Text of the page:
Lopez introduces herself to a few dozen people who attended the open house.
PITTSFIELD, Mass. — Brooke Mead spent 17 years working at the Berkshire Immigrant Center and eventually became the executive director. But it came time for her to move on and she penned a farewell letter.
The news of Mead's departure was big news and it quickly made its way around the state. It made its way to Michelle Lopez in Lexington.
Lopez had only recently returned to the United States after working in Havana, Cuba, assisting with study abroad programs. She moved back with her husband and was working at Brandeis University, where she directed the study abroad programs.
"I read her farewell letter and it brought me to tears. Anyone who feels this passionate about their position at a very small non-profit and has been there for 17 years, I need that job," Lopez said.
Lopez submitted an application but wasn't expecting an interview. But soon enough the phone rang and she was invited out to the small space in St. Stephen's Church -- twice -- for interviews. Lopez said she impressed with the honesty of the staff when she pressed on questions about the job, the challenges, and the organization.
"I didn't ask just the positive questions. I asked the tough questions, too," Lopez said.
Now, she has uprooted and moved to Pittsfield to take over as executive director. She has been on the job for about six weeks and on Wednesday, the organization held an open house to allow the community a chance to get to know her.
Berkshire Immigrant Center board Chairwoman Rose Ellis said Lopez is a "self-starter" and "well rounded." Lopez is fluent in Spanish, has experience living in other countries, and a background in black and Latin studies, Ellis said.
"She did a lot of navigating in a not very receptive country to outsiders. She had to navigate the government, organizations, banks, find host families for students. She really was a director on her own," Ellis said. "I think between her education and her knowledge base, she will be very successful here,"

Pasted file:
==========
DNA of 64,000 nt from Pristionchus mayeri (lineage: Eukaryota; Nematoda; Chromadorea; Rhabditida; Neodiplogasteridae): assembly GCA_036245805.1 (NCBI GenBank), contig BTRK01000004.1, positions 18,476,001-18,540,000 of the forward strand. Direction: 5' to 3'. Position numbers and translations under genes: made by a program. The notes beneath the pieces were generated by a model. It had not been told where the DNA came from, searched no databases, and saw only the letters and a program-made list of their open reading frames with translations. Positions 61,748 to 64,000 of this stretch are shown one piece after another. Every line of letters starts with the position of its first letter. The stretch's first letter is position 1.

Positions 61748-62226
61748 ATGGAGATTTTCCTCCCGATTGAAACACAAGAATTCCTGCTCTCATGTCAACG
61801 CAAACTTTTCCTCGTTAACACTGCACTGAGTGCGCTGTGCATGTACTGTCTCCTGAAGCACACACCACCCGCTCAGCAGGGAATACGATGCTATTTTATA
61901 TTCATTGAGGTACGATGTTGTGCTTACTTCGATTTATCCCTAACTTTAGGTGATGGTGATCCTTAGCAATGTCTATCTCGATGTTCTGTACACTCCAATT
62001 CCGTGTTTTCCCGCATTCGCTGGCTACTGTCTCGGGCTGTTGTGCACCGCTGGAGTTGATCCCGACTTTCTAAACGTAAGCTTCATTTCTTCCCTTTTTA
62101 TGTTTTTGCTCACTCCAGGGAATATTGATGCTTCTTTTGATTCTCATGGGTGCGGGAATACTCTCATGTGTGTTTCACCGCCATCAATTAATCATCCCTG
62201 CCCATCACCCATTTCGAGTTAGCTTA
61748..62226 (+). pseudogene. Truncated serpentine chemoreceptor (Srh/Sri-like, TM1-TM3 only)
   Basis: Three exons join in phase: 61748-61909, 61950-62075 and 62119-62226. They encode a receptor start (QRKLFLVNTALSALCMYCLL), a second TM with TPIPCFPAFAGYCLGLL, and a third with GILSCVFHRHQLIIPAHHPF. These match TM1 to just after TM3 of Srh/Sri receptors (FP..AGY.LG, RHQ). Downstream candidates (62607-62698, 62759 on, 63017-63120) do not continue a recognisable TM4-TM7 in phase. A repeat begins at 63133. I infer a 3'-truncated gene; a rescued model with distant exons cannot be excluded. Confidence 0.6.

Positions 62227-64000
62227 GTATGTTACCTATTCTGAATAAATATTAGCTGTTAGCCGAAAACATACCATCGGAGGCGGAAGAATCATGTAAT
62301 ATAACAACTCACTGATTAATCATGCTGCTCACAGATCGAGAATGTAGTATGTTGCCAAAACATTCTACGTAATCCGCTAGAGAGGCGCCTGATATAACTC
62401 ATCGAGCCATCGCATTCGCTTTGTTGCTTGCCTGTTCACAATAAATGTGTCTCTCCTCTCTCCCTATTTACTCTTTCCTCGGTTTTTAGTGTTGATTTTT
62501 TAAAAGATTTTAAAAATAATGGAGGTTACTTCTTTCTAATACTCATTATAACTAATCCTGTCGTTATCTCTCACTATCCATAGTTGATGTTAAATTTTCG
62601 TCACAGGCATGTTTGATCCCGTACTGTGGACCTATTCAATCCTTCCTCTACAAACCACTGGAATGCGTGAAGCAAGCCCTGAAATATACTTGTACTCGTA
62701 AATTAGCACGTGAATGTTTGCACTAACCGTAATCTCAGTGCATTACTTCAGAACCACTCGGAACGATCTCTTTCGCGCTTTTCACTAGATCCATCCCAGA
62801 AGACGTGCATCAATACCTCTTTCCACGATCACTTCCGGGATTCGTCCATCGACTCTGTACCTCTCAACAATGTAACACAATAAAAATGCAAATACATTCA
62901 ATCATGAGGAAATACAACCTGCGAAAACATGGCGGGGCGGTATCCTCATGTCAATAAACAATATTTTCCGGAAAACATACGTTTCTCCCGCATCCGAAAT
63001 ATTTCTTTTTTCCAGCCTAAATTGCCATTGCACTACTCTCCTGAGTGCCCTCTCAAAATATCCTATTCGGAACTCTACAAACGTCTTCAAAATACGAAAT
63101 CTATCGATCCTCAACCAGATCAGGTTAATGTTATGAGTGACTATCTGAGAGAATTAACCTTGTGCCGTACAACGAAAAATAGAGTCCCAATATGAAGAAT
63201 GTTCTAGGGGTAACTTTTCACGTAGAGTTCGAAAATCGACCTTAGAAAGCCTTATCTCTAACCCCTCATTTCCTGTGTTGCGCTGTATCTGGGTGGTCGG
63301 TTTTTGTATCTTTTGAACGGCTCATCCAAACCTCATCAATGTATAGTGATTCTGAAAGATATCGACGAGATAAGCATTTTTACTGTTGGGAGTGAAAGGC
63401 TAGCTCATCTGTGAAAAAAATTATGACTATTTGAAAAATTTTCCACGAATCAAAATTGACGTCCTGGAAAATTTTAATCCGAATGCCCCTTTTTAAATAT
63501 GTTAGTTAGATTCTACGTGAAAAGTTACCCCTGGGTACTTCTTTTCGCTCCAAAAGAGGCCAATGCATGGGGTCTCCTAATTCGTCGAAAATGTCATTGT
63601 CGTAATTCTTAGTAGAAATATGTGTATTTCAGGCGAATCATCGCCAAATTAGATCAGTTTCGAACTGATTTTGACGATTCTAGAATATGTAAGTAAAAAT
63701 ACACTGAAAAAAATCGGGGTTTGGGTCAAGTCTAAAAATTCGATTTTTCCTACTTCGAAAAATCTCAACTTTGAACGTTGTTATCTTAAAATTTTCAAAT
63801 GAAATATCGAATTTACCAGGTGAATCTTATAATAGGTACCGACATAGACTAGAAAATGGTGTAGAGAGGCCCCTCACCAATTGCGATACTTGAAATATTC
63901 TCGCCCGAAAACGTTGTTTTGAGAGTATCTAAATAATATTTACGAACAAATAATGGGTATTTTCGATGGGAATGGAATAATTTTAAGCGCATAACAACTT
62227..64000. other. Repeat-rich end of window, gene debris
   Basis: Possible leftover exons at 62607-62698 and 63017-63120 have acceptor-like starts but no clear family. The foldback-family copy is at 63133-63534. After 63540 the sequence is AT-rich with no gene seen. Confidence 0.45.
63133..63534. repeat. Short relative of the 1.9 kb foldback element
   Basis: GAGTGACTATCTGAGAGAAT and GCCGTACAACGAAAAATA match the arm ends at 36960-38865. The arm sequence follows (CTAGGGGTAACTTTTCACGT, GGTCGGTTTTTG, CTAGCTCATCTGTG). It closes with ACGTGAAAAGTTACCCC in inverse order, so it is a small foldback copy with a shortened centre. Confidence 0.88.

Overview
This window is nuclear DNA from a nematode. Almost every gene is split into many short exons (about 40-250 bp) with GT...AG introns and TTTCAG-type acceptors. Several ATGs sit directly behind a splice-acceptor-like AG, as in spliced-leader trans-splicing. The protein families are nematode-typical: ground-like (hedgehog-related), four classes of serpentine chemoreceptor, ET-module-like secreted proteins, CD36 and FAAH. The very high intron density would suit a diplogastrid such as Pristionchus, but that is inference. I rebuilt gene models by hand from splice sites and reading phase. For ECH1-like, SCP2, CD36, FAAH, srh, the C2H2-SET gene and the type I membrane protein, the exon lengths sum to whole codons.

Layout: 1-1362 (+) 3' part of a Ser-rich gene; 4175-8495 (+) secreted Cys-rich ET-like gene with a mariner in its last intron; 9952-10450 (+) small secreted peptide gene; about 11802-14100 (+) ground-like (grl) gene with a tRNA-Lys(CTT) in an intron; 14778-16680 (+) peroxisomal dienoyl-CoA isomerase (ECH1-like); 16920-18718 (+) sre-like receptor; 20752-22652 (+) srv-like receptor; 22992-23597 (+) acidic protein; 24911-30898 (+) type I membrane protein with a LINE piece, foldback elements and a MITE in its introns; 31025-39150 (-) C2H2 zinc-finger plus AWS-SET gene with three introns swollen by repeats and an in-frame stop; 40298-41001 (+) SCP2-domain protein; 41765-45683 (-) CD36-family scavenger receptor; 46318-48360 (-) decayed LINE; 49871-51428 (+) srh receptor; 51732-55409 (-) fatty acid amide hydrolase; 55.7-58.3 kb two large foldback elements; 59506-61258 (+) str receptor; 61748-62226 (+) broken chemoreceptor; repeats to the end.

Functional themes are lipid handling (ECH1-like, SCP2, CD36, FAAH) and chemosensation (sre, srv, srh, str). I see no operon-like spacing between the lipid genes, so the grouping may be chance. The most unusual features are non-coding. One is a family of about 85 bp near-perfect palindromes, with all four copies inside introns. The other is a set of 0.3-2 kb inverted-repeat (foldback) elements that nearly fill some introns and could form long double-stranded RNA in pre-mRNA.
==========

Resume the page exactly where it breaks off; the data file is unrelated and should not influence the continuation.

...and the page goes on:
Lopez was picked out of 26 candidates, Ellis said, and comes at a period of growth for the center -- so much so that the board is considering adding another staff member.
"This is a small organization with a big mission and a big heart," Ellis said.
Lopez said the organization's two caseworkers last year saw 668 clients for myriad services. She said 45 students participated in citizenship classes, with 25 of them being sworn in -- or to be sworn in next week.
"We are this amazing small engine that can and I think we are just proving we are growing and thriving," she said.
She wants to usher that along by making the organization more visible and more easily accessible. That means everything from growing the word of mouth, to expanding hours, to putting a sign out front of the office.
"Right now it is figuring out how to grant more access to our population. We do see a lot of clients, almost 700 people a year is fantastic for such a small staff, only three of us are full time," Lopez said.
The center is only open four days a week and only from 9 a.m. until 1 p.m. but staff will stay late for appointments. Lopez is looking to add hours Wednesday evening for those who are working until 5 p.m. and can't make it to the office.
Right now the organization is staffed by three full-time employees -- Lopez and two caseworkers -- and three part-time employees. The organization leans a lot on volunteers who provided some 700 hours of service last year.
The center offers a wide range of offerings. The caseworkers will help enroll an immigrant in English classes, help get furniture and clothing donations, orient job and educational opportunities, will help with applications for visas, green cards, changes of statuses, and family reunification. It provides legal clinics on immigration law and provides referrals to attorneys. It also provides various workshops and assistance to businesses, schools, and agencies.
"I would love to have another full-time caseworker at least," Lopez said.
That is partly dependent on funding. Half of the organization's budget comes from donations and the other half comes from targeted program-specific grant funds. The organization is now coming toward the end of a month-long fundraising push.
"It is for Immigrant Heritage Month, which is celebrated nationwide. It is great because it is at the same time as Pride Month and you are helping people have a positive mood and speaking out against racism and discrimination and oppression and feeling love and giving for the month of June," Lopez said.
Last year, the organization raised some $160,000 to support everything from the staff to waiving fees for people to get such services as translating documents to provide free citizen classes to the basics as paper and ink.
Lopez is also prioritizing an update of both the donor database and the client database. Both systems are antiquated and difficult to use, she said. The new donor database is expected to go live next week and the organization is hoping to be awarded a grant to upgrade the client system.
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